Priority One A: energy evolution - stagnant and dead with a 100 year old equation, E=MC2, unexpanded, unevolved, petrified as in stone
Priority One B: Survival Criteria for increasingly complex, energy intensive 'holistic' global systems - nonexistent. (these criteria are derived directly from evolving energy stages beyond the caveman approach to nuclear energies - but then, that's The Trouble With Physics and pending trouble with civilization's future survival)
BAGHDAD, Iraq, Aug. 3, 2007
(CBS) It's illegal, to say nothing of unhealthy — but for tens of thousands of Iraqis displaced by sectarian violence, tapping into a main line is the only access to water of any kind. According to U.N. figures, barely one in three Iraqis have access to clean drinking water. Waterborne diseases like diarrhea — the most prolific killer of children under 5 — are on the increase. In some areas, it's up as much as 70 percent over last year. Providing essential services is a cornerstone of American military counter-insurgency strategy. The U.S. has spent $1.5 billion dollars on water projects since the invasion four years ago. Another half a billion has been budgeted for this year and it all adds up to the proverbial "drop in a bucket."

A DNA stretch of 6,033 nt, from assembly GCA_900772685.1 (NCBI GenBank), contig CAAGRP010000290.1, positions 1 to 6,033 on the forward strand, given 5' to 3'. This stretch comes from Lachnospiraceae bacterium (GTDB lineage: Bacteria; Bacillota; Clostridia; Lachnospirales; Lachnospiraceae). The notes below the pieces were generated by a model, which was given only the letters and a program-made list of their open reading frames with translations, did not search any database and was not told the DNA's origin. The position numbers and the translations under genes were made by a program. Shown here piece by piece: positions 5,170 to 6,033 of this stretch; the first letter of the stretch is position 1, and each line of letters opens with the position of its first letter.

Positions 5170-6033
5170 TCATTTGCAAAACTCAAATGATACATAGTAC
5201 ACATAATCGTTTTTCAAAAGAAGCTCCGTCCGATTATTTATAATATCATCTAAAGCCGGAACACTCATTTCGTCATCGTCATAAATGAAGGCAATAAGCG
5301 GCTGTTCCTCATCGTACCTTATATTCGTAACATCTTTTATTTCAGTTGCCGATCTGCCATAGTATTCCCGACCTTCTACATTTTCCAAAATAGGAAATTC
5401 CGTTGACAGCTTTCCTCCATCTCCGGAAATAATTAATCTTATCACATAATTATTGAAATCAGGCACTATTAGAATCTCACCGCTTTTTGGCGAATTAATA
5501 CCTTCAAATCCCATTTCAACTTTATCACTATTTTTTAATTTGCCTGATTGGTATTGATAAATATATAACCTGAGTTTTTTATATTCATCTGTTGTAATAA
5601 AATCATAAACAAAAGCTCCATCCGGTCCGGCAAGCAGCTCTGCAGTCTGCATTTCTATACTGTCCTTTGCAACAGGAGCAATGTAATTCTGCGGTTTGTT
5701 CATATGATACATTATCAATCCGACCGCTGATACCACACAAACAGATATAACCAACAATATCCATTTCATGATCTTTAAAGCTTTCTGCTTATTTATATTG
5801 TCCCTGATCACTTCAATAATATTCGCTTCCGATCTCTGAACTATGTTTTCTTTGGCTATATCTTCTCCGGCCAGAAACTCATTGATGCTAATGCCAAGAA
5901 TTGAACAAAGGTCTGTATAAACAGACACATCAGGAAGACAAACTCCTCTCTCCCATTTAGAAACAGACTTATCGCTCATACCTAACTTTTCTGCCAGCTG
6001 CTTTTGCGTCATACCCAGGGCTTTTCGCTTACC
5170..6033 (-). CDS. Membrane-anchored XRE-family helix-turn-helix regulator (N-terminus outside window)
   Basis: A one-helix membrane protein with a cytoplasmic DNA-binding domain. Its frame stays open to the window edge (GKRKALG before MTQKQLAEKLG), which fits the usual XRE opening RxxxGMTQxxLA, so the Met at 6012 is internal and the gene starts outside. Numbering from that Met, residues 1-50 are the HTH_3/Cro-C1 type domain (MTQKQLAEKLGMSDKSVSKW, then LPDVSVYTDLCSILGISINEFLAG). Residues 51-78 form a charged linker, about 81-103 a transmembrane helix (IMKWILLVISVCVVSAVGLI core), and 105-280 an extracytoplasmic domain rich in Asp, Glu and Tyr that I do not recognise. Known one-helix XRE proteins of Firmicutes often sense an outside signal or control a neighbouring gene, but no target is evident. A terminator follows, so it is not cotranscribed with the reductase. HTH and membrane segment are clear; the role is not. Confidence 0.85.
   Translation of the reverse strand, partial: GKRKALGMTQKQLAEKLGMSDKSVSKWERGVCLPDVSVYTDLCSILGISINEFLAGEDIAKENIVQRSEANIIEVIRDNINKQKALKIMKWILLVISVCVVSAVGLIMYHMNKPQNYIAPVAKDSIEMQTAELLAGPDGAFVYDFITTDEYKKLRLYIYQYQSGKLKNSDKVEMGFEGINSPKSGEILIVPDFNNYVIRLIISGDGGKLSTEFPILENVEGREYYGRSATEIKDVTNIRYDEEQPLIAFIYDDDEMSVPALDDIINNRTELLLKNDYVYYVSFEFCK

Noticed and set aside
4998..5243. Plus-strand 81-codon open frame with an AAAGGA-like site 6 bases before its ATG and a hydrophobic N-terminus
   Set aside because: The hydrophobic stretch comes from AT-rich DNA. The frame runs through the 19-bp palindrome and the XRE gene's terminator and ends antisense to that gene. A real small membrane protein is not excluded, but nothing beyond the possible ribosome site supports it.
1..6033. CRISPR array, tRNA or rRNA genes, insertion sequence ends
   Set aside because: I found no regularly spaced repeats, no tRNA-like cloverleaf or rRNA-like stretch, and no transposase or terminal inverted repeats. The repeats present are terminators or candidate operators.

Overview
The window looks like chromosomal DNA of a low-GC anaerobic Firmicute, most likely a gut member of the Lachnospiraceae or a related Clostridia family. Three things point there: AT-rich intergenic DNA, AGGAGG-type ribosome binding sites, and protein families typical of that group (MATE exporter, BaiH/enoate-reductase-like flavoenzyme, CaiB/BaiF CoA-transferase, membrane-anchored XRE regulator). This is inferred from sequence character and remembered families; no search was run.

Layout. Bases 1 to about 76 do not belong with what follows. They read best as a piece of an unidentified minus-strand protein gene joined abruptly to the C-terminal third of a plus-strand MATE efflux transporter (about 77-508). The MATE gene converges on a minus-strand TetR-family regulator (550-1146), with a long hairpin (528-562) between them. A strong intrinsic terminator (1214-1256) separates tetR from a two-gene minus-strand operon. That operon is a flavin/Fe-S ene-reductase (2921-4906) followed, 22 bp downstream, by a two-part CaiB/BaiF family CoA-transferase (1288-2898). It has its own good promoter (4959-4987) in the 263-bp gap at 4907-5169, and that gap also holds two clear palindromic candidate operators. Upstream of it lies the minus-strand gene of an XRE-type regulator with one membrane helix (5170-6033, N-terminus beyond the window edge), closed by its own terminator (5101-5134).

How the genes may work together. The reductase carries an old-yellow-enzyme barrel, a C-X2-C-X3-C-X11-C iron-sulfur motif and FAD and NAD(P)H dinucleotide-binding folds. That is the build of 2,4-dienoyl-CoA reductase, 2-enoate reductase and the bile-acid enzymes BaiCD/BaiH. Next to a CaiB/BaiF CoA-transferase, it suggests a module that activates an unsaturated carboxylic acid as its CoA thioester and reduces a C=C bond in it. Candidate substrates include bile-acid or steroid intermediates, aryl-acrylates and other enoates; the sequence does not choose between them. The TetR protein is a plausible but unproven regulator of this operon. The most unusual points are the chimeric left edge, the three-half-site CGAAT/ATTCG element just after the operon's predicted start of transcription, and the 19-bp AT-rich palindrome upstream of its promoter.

It took U.S. and Iraqi engineers 10 months to refurbish one pumping station to provide 10,000 people with clean water. Security permitting, the officer in charge aims to increase that by a factor of five. "Once we reach that goal, we will be able to supply water for approximately 20 percent of the local area full time,” says Cmdr. Steve Frost, of the U.S. Navy Seabees. For the other 80 percent who often have to walk miles to bring home a bucket of water, that means more than most people can imagine. "We had one Iraqi lady who came up to us, gave us a hug and shook our hands and said ‘Thank you’ because it was the first time they've ever had potable water running in their house,” Frost said. The problem is so dire that after a three-year break, the U.N. has resumed trucking water to cut-off areas. It’s a costly and dangerous way to fill cooking pots and give a few kids a welcome shower ...full text